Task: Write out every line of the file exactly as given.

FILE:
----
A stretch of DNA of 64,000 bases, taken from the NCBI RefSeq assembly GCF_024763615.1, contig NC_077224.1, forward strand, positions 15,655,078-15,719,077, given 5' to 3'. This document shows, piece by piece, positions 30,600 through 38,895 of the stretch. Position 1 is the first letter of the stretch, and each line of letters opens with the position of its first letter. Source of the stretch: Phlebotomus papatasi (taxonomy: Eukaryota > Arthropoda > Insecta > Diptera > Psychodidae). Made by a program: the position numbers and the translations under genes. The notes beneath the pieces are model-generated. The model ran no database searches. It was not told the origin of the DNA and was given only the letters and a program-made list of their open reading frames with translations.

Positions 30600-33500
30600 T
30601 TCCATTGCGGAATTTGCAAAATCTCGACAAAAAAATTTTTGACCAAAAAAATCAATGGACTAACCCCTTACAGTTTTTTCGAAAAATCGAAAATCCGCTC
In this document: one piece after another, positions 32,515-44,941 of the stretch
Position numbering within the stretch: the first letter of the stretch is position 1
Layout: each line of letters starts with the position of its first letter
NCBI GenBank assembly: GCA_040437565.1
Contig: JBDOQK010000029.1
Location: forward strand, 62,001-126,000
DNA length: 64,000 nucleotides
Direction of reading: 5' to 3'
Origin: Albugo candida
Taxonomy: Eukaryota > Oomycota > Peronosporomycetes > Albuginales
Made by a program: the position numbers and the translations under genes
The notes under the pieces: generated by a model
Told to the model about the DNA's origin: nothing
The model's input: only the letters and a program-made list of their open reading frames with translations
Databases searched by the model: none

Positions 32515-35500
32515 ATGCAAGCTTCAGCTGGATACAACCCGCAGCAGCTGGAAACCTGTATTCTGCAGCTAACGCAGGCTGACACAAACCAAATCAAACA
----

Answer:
A stretch of DNA of 64,000 bases, taken from the NCBI RefSeq assembly GCF_024763615.1, contig NC_077224.1, forward strand, positions 15,655,078-15,719,077, given 5' to 3'. This document shows, piece by piece, positions 30,600 through 38,895 of the stretch. Position 1 is the first letter of the stretch, and each line of letters opens with the position of its first letter. Source of the stretch: Phlebotomus papatasi (taxonomy: Eukaryota > Arthropoda > Insecta > Diptera > Psychodidae). Made by a program: the position numbers and the translations under genes. The notes beneath the pieces are model-generated. The model ran no database searches. It was not told the origin of the DNA and was given only the letters and a program-made list of their open reading frames with translations.

Positions 30600-33500
30600 T
30601 TCCATTGCGGAATTTGCAAAATCTCGACAAAAAAATTTTTGACCAAAAAAATCAATGGACTAACCCCTTACAGTTTTTTCGAAAAATCGAAAATCCGCTC
In this document: one piece after another, positions 32,515-44,941 of the stretch
Position numbering within the stretch: the first letter of the stretch is position 1
Layout: each line of letters starts with the position of its first letter
NCBI GenBank assembly: GCA_040437565.1
Contig: JBDOQK010000029.1
Location: forward strand, 62,001-126,000
DNA length: 64,000 nucleotides
Direction of reading: 5' to 3'
Origin: Albugo candida
Taxonomy: Eukaryota > Oomycota > Peronosporomycetes > Albuginales
Made by a program: the position numbers and the translations under genes
The notes under the pieces: generated by a model
Told to the model about the DNA's origin: nothing
The model's input: only the letters and a program-made list of their open reading frames with translations
Databases searched by the model: none

Positions 32515-35500
32515 ATGCAAGCTTCAGCTGGATACAACCCGCAGCAGCTGGAAACCTGTATTCTGCAGCTAACGCAGGCTGACACAAACCAAATCAAACA